My family watches for rivers of peace. We seek them out in a place known for conflict and discord. We are Lutherans living in the Holy Land 

For many, healing waters are elusive when it appears all that surrounds is stony, dry riverbed. For us, watching for these rivers is a way of life—the only way to seize hope. 

We started this practice after I noticed my children, ages 13 and 15, were struggling to love everyone the way Christ loves them. Access to the River Jordan, Jacob’s Well and the Sea of Galilee seemed meaningless to them as they watched their Palestinian Christian peers denied dignity in and around these sites, restricted by a separation wall. My youngest increasingly made blanket, unloving statements about those he identified as the problem.   


For many, healing waters are elusive when it appears all that surrounds is stony, dry riverbed. For us, watching for these rivers is a way of life—the only way to seize hope.


As visitors here, my husband and I know our parenting challenges don’t compare to those Palestinian parents endure. Often their children live with limited resources, movement and space, and are the targets of cruelty. Yet we also struggled to help our children find hope amid instability.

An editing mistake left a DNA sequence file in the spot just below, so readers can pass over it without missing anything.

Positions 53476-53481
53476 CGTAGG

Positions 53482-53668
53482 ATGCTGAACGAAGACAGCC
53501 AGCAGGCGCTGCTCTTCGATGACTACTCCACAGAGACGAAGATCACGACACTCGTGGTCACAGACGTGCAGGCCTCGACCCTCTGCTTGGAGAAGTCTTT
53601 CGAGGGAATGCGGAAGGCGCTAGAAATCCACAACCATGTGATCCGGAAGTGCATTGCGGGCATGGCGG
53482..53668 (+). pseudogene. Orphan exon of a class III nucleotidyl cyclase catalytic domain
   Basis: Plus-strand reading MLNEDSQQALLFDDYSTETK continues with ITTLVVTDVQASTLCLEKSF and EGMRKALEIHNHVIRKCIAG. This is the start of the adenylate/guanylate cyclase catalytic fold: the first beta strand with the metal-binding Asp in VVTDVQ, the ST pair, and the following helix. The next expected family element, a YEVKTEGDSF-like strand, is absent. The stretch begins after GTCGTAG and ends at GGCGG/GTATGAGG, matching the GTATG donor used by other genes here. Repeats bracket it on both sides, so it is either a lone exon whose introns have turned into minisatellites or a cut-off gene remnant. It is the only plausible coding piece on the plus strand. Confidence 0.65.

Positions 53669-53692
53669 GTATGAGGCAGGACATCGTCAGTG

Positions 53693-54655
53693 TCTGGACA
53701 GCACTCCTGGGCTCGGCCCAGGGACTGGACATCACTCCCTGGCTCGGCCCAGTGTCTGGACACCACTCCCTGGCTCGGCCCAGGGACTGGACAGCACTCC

One day, I invited our children to help me look for peaceful interactions among ethnic groups in our city—what we call “rivers of peace.” We saw them in: 

The middle-aged Muslim man who helped an Orthodox Jewish mom cross a busy road with her four children.  

The nonpracticing Jewish man who ran to the aid of an Ethiopian child who had fallen off his bike in the street.  

The Palestinian Christian who assured us that, while they don’t like the U.S. administration, they would never hate American people.  

These moments sustained us and reminded us that Jesus hasn’t abandoned this place or any other. Rivers of peace run freely, but we must be willing to seek out the river’s edge so God will quench our thirst. 

Maybe you and your little ones have been in our shoes, immersed in conflict and instability, whether personal, political or otherwise. The next time your family finds itself hopeless as it faces the stark realities of our country and world, try this practice.  

Practice

Encourage your children to look critically at the difficult reality of your neighbors and for signs of hope. When they witness acts of kindness and humanity, urge them to observe, celebrate and share them with your family. My family has taken to proclaiming, “River of peace!” when we spot one together. When you introduce this activity, you might take time to sing or read the lyrics to “When Peace like a River” (Evangelical Lutheran Worship, 785) and to pray as a family.

Adrainne Gray
Gray is an ELCA deacon and missionary who serves as communications coordinator with the Evangelical Lutheran Church in Jordan and the Holy Land.

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